In 1955, the N.S.W. Chemists’ Golf Club again invited Queensland to send four members to the Carnival in Sydney, commencing 1 May 1955. It appears from the minutes that five members attended being: Jack Richardson, Abe Chater, Jack Wheeler, Bert Benjamin, and Bert Asprey. The name Pat Seeney begins to appear in reports around this time.

At a meeting held on 21 February 1956, two important decisions were made:

  1. To purchase a trophy called ‘The Queensland Chemists’ Golf Club Trophy’. This is still one of our major trophies.
  2. That the Australian Chemists’ Golf Club Carnival be held in Brisbane in May 1957 and that 40 interstate visitors be invited.

It was in March 1956 that a contingent from Queensland first attended a Carnival in Melbourne viz, Jack Richardson, Abe Chater, Eric Nicholls, Max Lawton, Bert Asprey, Ian Brusasco, Keith (Tiny) Bates and Pat Seeney. The last four gentlemen journeyed to Melbourne by train and when met by Frank Montegano at the station were not in the best of health....... to say the least.

Pat Seeney, a youthful newcomer and a boy from the bush, had just taken up the game having previously excelled as a batsman at cricket. Not owning golf shoes, he played his golf in cricket boots. He was told to wear golf shoes at the Melbourne Carnival. The new shoes caused much pain and blisters and he had the distinction of playing the last nine holes, at none other than Royal Melbourne, in bare feet. To make matters worse, his shirt for the day was a bright zebra stripe. Approaching the 18th green, Wally Pinerua and Hymie Eizenberg, wrapped him in a coat and escorted him past the members bay window to the side entrance of that august club.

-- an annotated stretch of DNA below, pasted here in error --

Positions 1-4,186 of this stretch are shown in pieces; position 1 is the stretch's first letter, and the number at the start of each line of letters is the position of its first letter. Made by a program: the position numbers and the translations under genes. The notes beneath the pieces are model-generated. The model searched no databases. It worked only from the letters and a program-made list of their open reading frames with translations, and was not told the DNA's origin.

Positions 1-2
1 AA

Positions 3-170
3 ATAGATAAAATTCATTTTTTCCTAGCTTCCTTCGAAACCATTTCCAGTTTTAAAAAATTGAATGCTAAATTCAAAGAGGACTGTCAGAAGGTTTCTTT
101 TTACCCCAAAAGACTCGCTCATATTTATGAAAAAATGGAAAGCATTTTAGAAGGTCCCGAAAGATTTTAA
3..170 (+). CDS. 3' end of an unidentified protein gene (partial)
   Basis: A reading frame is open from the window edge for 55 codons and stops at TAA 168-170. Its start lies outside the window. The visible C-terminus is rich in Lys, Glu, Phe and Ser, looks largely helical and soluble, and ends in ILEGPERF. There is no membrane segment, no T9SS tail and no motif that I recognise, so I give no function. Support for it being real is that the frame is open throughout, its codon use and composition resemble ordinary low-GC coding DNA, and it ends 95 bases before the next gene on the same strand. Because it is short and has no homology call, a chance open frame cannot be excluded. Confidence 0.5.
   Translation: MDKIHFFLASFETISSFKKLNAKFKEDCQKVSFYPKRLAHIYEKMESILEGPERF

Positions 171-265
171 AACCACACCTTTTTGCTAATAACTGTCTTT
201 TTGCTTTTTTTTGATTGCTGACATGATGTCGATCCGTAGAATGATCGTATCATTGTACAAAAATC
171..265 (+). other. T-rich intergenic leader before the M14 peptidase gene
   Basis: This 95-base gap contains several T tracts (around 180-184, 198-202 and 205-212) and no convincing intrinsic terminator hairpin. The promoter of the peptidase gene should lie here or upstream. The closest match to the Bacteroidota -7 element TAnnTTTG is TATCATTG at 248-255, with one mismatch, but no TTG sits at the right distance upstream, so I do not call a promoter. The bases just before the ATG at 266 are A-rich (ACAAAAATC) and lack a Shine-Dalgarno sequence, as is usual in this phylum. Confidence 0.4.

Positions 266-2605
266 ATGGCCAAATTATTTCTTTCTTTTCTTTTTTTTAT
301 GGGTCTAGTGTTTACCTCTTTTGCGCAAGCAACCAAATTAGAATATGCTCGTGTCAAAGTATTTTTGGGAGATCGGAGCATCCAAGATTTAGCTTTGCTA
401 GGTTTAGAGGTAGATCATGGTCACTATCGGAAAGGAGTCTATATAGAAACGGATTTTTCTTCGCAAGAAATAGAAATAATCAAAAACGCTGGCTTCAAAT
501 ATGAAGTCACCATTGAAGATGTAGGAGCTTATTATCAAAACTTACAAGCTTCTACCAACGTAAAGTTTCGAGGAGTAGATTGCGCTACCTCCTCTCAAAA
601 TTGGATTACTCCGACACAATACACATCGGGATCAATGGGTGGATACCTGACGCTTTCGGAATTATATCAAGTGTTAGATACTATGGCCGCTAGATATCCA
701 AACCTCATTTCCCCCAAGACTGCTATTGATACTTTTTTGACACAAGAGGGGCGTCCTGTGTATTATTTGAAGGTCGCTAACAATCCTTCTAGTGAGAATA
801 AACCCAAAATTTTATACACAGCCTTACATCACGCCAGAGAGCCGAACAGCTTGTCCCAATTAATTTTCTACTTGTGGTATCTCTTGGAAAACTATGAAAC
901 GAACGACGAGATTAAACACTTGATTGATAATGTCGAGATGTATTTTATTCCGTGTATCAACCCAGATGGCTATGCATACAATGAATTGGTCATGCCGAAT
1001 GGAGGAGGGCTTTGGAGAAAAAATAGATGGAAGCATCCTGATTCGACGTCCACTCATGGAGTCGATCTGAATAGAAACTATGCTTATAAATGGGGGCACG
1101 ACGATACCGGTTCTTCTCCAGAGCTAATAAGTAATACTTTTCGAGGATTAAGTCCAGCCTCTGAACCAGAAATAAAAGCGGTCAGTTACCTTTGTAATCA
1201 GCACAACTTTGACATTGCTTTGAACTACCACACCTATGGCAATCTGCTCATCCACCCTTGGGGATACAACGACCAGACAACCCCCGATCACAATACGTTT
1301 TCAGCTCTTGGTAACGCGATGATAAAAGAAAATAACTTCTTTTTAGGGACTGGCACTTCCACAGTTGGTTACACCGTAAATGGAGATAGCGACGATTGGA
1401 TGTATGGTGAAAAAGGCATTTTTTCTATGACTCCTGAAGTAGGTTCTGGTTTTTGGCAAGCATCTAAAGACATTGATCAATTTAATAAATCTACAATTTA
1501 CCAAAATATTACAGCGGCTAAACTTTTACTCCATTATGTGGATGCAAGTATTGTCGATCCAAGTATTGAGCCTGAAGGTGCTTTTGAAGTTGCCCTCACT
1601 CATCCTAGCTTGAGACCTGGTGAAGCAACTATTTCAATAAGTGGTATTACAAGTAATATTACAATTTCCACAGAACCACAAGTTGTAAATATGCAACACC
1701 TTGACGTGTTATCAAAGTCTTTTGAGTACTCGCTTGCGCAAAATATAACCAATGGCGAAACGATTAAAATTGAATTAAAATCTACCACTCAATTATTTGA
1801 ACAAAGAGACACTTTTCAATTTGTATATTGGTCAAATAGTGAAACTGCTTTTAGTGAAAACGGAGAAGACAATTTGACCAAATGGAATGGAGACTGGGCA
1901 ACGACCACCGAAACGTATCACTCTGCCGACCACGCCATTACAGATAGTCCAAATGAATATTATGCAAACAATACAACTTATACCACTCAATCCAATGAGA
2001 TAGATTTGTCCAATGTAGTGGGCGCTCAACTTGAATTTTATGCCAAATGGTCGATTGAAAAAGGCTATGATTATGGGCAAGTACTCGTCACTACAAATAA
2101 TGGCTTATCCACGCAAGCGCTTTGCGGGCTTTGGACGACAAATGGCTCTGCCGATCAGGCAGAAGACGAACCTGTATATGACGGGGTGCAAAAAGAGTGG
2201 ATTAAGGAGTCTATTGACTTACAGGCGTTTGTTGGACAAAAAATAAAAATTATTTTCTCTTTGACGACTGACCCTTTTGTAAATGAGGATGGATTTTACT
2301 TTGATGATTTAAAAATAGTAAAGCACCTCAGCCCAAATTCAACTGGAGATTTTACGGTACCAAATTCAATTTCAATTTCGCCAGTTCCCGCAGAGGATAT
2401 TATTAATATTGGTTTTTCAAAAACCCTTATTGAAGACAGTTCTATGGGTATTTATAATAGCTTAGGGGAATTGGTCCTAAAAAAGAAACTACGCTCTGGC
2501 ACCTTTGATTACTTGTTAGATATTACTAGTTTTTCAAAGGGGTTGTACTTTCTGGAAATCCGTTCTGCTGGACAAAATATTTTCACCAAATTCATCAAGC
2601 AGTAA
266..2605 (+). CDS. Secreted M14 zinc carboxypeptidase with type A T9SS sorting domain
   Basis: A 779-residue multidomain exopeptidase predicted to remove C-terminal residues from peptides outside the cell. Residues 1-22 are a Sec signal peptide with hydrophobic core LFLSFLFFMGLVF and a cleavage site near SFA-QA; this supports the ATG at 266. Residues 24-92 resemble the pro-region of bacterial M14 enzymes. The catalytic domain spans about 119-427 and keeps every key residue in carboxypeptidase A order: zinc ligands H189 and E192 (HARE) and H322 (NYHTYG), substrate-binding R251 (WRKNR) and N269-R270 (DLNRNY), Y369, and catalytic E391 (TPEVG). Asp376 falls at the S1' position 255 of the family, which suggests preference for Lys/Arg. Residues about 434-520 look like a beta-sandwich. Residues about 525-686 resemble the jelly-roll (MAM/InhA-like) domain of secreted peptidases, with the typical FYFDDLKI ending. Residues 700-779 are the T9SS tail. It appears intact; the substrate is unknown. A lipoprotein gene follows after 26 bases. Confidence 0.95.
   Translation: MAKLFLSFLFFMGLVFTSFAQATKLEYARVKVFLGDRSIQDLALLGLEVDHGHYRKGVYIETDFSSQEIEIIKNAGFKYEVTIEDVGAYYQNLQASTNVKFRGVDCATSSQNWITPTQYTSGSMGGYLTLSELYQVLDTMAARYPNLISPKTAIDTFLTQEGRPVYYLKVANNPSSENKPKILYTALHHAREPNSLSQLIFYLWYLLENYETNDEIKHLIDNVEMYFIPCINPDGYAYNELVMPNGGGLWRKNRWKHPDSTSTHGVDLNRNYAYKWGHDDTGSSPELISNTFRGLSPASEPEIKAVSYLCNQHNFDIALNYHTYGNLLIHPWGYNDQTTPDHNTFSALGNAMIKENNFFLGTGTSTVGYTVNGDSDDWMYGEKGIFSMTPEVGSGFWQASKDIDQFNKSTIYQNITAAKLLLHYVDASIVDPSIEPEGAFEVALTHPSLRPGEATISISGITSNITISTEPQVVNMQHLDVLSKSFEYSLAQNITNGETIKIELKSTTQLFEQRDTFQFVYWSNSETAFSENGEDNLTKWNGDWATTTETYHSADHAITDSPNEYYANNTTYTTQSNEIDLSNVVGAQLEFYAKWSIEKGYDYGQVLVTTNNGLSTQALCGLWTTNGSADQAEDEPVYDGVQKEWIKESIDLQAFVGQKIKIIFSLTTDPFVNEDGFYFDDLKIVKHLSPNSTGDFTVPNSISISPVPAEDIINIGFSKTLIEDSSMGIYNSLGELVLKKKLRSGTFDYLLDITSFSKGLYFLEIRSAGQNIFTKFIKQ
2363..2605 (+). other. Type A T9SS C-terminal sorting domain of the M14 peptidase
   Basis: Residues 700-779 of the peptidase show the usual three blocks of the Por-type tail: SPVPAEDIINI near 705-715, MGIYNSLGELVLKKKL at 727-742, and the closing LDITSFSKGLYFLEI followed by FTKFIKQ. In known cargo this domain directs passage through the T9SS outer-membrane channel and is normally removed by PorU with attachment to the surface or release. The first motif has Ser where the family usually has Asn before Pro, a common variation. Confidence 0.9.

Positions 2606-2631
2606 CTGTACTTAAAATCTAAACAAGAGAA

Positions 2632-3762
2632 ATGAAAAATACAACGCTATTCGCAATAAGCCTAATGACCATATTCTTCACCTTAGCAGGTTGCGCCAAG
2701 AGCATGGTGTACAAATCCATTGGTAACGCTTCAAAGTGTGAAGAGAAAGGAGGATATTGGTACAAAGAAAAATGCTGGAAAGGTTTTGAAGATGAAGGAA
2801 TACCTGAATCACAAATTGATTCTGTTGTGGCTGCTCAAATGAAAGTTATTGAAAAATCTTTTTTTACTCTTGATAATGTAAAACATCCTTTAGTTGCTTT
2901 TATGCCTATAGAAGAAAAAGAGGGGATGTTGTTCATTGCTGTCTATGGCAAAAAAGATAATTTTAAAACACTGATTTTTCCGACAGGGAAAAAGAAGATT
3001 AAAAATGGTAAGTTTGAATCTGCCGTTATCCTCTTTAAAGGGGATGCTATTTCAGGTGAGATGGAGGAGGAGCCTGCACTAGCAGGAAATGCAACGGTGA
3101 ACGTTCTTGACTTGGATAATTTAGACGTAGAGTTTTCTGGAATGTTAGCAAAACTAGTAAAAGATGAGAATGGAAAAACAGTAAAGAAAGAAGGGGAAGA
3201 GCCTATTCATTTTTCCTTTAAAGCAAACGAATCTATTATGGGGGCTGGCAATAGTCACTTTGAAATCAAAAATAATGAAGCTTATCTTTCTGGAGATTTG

Up to this time, the Carnivals alternated between New South Wales and Victoria. At the closing dinner of the 1956 Carnival, in accordance with tradition, the club president of the other state would formally invite the host state to the next Carnival. In his speech, the Victorian president thanked the visitors for coming and made special mention of the Queenslanders. At the conclusion of his speech it was the New South Wales president, Alan Weir (The Count), who would normally respond and formally issue the invitation to the next Carnival in his state of New South Wales. The Queensland president, Mr Bert Asprey, beat Alan Weir to his feet and responded on behalf of the Queenslanders. He thanked New South Wales and Victoria for inviting Queensland to the Carnivals. He then invited New South Wales and Victoria to attend the next Carnival in May 1957 in Queensland. This came as a complete surprise as it had not previously been made known or canvassed. Alan Weir spoke in favour and supported the addition of Queensland to the interstate Carnivals. Hence, Queensland was admitted to the Australian Chemist Golf Association in 1956.

It was also in 1956 that Mr J (Jack) Brockelhurst presented the display case which encloses the ‘Queensland Chemists Golf Shield’. At that time, Jack was the state manager of Turner Tools and Turner Washing Machines Co.

At the annual meeting in 1957, Jack Wheeler was elected president as Bert Asprey felt that a chemist should be president of the Club. This decision has now been incorporated into the constitution of the Club. Bert Asprey was elected vice-president. Cliff Noble and Bill Fitzgerald were elected joint secretaries and R.S. Greig, treasurer. As yet no permanent captain had been appointed.

At the committee meeting on Tuesday, 9 April 1957, three weeks before the Carnival, concern was expressed that the ‘southerners’ had not yet forwarded their numbers and the secretary was to phone for the information.

1957 was to be an important year for the Club as it was the first time that a Carnival was held in Queensland. The visitors stayed at Lennons Hotel, in George Street (it was the premier hotel at the time and has since been demolished). Lennons was also the venue for the official reception.

The courses played were: Brisbane, Coolangatta-Tweed Heads, a rest day (although golf was organised for those who wished to play), Indooroopilly, and Royal Queensland.